The first cask filled at the distillery after the honor was awarded has gone on public display, bearing the Scottish Royal Arms against a Royal Lochnagar blue background. The art was hand painted by Thomas Oates, artist and son of a senior carriage restorer who’s family worked for generations at The Royal Mews at Buckingham Palace.
The Royal Warrant allows the Royal Lochnagar to display the Royal Arms on its Highlands Single Malt Scotch Whiskies and at the distillery in Scotland. It is a recognition of the regular supply of goods to the Royal Household.
The Royal Lochnagar Distillery was recently granted a Royal Warrant (image via Royal Lochnagar)
“Being granted a Royal Warrant is a great privilege for everyone associated with Royal Lochnagar,” Ewan Andrew, director of The Lochnagar Distillery Ltd, said in a prepared statement. “The distillery has a long association with the Royal Family and it is a source of great pride that we have become Scotch Whisky Distillers By Appointment to Her Majesty The Queen.”
Royal Lochnagar is described as a “highly traditional” distillery, using manual methods of production to distill its Highland single malt whisky that’s said to be known for its rich, balanced character. The distillery was founded in 1845 and named New Lochnagar after a nearby mountain. It was later renamed Royal Lochnagar after Queen Victoria and Prince Albert visited the distillery.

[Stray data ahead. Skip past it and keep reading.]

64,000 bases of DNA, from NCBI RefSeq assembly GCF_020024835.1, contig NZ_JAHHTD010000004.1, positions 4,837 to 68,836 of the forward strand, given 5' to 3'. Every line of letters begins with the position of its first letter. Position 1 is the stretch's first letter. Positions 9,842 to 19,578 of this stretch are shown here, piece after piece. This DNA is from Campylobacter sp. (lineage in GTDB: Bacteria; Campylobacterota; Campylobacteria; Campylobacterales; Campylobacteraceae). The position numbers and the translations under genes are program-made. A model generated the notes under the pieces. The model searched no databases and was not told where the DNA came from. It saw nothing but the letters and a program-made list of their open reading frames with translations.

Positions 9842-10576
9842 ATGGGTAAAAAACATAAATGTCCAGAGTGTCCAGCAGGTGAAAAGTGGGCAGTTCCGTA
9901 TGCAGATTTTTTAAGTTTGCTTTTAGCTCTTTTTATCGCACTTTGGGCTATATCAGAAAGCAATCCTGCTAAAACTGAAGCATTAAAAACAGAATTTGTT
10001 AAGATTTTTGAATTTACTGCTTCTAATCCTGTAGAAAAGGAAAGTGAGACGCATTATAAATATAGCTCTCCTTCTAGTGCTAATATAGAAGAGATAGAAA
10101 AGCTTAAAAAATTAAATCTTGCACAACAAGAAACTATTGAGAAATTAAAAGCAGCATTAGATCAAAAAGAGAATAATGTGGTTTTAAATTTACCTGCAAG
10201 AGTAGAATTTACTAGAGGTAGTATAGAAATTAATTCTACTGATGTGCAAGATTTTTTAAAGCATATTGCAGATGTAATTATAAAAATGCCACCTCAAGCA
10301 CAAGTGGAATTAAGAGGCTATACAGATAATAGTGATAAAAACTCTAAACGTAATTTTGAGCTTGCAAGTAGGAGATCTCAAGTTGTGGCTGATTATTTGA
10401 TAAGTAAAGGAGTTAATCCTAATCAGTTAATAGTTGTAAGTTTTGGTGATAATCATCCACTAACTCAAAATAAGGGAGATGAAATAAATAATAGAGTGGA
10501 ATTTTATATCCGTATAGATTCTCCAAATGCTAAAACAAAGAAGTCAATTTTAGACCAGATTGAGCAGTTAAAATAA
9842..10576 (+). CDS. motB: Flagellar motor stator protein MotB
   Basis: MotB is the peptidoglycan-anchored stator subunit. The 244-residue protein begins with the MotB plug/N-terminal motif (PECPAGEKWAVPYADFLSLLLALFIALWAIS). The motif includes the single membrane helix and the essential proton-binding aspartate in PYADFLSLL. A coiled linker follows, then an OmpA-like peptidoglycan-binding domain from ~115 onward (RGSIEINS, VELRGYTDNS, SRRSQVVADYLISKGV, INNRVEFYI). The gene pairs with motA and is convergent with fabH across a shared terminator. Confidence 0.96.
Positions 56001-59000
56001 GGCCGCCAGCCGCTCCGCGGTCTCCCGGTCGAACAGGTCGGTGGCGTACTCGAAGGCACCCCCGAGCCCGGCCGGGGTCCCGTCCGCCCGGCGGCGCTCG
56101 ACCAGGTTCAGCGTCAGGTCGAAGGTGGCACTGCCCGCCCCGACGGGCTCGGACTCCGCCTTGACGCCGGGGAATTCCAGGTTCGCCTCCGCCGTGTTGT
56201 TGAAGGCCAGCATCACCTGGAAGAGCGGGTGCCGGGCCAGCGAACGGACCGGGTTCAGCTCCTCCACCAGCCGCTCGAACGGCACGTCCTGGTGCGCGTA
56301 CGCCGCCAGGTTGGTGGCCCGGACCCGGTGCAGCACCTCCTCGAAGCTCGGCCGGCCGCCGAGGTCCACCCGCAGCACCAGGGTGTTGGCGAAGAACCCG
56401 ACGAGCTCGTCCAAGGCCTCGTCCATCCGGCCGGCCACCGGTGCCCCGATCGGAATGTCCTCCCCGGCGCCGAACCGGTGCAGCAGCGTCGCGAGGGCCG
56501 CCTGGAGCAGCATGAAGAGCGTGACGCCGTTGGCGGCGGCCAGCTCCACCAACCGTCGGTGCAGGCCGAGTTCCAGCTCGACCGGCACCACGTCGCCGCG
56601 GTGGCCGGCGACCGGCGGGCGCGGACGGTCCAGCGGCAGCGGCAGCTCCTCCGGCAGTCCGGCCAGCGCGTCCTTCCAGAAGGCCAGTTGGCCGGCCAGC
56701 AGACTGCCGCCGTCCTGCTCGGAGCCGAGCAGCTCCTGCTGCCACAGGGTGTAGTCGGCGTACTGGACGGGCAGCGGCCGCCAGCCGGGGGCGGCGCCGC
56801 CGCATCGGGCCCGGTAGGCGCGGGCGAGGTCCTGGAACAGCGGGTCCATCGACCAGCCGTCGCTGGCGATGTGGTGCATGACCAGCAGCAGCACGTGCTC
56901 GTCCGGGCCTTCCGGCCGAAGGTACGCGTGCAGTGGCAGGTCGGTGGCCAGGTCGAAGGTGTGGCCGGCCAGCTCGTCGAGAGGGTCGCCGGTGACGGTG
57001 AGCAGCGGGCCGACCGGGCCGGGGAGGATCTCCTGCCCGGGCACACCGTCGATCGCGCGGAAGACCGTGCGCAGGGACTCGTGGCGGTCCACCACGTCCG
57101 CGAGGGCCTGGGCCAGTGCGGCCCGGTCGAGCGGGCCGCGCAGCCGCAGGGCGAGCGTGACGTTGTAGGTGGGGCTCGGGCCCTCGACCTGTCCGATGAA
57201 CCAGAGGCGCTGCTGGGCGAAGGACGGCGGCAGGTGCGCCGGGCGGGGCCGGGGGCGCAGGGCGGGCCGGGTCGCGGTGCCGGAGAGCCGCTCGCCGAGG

The distillery now welcomes more than 20,000 visitors each year for tours and tastings. Sean Phillips, Royal Lochnagar Distillery manager, oversaw the filling of the first cask under the Royal Warrant.
“This is a very special day for all the team at Royal Lochnagar,” Phillips said. “Not only to be granted the Royal Warrant, but also to have the Scottish Royal Arms painted so beautifully on one of our casks by Thomas Oates, is an honour and privilege.”
Hannah Kanik is a freelance writer from California. Two years ago, she found herself drinking Scottish whisky atop Arthur's Seat in Edinburgh and found her love for whisky and its storytelling side-effects.